Fiction Mystery

The Case of the Passiflora X


O. S. Snead

           One Monday morning in August, private investigator Edgar Nikephoros Huntinger received a telephone call from Franklin Harrington, an agent for the Federal Bureau of Investigation.

           “Good morning, Edgar, this is Agent Harrington. How are you on this hot Miami morning?”

           I’m doing well, thank you, Franklin. The air conditioner is on full speed this morning.” Huntinger said cheerfully. “But you’re not exactly calling to chat, right?”

           “You’re right, Edgar. Oh, before I forget. I want to thank you again for your help on the Scribner kidnapping case. And that’s one reason we are asking for your help again. Naturally, we will compensate for expenditures. It concerns a flower and extortion.”

           “It must be a remarkable flower.”

           “It is, Edgar. The Latin name science gave it is Passiflora X. Its most recognized name is the Passionflower. The hybrids are endless, but the species we’re concerned with is the original. It was extinct.”

           “You said it was extinct.”

           “Yes. I’ll give you a brief history.” There was a pause. Edgar heard the rustling of papers. “In 1610 an Augustine monk presented a sketch of a flower to a monastic scholar. It was a drawing of a passionflower. In Christianity, it symbolized the suffering, or the passion, of the Christ. The monk pointed out astonishing features. For example, the twisted and plaited corona filaments represented the crown of thorns; the stigmas represented the nails; the ovary and stalk represented the cup of the last supper; the five anthers represented the five wounds;

the ten petals represented the ten apostles present at the crucifixion; the old leaves represented his persecutors; the young leaves represented the point of the sword that was thrust in his side; and the tendrils represented the whips.” The agent paused, rustling papers. “Are you familiar with the passionflower, Edgar?”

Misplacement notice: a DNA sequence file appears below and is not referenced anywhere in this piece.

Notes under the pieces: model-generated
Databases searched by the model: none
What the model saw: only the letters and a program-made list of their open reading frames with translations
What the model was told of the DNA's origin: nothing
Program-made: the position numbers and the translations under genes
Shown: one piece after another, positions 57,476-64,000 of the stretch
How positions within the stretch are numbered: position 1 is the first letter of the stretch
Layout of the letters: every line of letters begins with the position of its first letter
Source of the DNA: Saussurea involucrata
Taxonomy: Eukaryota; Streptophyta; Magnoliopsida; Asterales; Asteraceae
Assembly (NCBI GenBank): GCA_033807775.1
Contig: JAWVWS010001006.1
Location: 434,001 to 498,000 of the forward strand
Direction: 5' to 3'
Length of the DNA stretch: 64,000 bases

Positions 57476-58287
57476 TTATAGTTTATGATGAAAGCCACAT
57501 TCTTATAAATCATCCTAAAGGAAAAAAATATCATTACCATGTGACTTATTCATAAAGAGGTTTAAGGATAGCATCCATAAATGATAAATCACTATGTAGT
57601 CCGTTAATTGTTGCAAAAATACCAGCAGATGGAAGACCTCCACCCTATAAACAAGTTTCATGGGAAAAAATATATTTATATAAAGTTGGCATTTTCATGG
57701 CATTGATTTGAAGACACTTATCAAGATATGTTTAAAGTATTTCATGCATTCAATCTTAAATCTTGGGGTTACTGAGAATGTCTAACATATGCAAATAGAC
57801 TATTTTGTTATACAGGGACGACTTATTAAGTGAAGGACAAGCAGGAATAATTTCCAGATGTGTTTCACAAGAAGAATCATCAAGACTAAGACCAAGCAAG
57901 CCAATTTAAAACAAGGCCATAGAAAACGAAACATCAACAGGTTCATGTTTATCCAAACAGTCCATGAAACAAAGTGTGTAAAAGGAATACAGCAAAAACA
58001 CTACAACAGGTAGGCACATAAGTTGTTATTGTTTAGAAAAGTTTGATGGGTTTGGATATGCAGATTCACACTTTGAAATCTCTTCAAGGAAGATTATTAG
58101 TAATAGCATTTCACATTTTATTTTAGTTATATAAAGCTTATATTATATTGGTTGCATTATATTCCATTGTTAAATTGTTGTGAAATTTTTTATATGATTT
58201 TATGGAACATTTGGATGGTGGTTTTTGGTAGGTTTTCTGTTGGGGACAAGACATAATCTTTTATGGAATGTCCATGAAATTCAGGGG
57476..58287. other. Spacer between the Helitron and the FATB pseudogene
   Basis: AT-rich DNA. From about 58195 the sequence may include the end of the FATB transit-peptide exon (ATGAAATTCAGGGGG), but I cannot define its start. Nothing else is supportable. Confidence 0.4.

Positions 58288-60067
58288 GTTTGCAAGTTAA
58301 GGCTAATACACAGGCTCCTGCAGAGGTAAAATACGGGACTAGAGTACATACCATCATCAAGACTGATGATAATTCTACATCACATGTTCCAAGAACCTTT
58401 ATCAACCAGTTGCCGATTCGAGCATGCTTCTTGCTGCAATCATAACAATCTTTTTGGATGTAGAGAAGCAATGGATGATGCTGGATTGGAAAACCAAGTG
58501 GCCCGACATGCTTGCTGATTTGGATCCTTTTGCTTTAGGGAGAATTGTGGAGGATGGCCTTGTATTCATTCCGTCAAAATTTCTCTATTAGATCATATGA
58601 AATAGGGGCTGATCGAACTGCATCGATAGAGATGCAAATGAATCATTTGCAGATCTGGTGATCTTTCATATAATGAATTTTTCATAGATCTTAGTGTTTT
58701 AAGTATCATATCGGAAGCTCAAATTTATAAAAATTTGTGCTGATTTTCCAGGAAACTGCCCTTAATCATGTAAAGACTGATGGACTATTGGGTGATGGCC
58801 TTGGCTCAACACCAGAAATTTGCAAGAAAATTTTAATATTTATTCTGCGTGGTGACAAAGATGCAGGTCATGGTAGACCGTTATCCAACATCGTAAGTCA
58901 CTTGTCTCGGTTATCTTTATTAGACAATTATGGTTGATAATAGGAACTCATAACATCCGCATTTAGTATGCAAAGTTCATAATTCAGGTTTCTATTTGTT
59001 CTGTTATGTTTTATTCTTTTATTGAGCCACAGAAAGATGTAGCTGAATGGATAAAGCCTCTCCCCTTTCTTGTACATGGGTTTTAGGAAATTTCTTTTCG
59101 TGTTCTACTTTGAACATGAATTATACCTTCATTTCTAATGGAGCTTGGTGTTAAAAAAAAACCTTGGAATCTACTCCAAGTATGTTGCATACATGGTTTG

“No. Is it considered a common flower? And you mentioned cross breeding that produced hybrids.”

           “Yes. Most species grow in the tropics, and there’s a species that’s common here in Florida. It’s called Passiflora X Caerulea, and it’s the closest hybrid to the original. It is known as the blue passionflower. For years, scientists cross bred the flower to find the original. The Passiflora X Caerulea lacks the pink that represented the blood of Christ, which was present in the original. And the original had a spear-shaped leaf with dark spots.” The agent paused.

“If I may interrupt, let me guess. Someone succeeded in cross breeding to the original Passiflora X.”

           “That’s right, Edgar. A Franciscan monk discovered it, here in Miami. Someone has stolen it, while it was on display at the monastery.”

           “And you mentioned extortion?”

           “Yes. A note was sent to the monastery demanding fifty thousand dollars, or the sender will destroy the flower. We want you to help find the thief and bring the flower back. May I come to your office? I want to give you a retainer and show you the evidence of the crime.”

           “Yes. Will ten o’clock tomorrow morning be convenient for you?”

           “Yes, Edgar, that’s perfect.”

           “I look forward to seeing you, Harrington. Goodbye.”


           Tuesday morning at ten o’clock, Huntinger, donned in white shirt with quarter length sleeves and jeans, his prosthesis hidden in white sneakers, opened the door to a handsome brown African American.

           Agent Franklin Harrington of the FBI regarded Huntinger with astute grey eyes and a warm smile. He wore a light cotton black suit complemented with open necked white dress shirt. He carried a brown leather briefcase.

           “Hello, Edgar. You look well.”

           “Thank you, Franklin. It’s good to see you. Please come in.”

           The tall agent went past Huntinger into the living room.

           Huntinger shut the door, and he motioned him to sit on the plush white sofa. He sat across from him, the glass table between them.

           “Edgar, this case is priority because the passionflower is an important Christian symbolism especially in the Roman Catholic church, as I mentioned to you on the phone. They consider it a miracle because it has all the features of the original. The agreement among the clergy, is that it will never reappear in cross breeding. So, you can imagine, the monk grieves its loss. He is not ready to reveal the theft to the people. And he is afraid of who may have stolen it as well. He has asked for our discretion.”  The agent paused. “We have a clue, found at the gate which surrounds the monastery. It’s a small ring, with the initial ‘G’” He produced the ring in a small evidence bag, and he handed to Huntinger.

           Huntinger peered at a small solid gold ring, a gold initial “G” engraved on an oval onyx background. He handed the ring back. “An impressive ring.”

 The agent put it back in his briefcase. He handed Huntinger a typewritten note.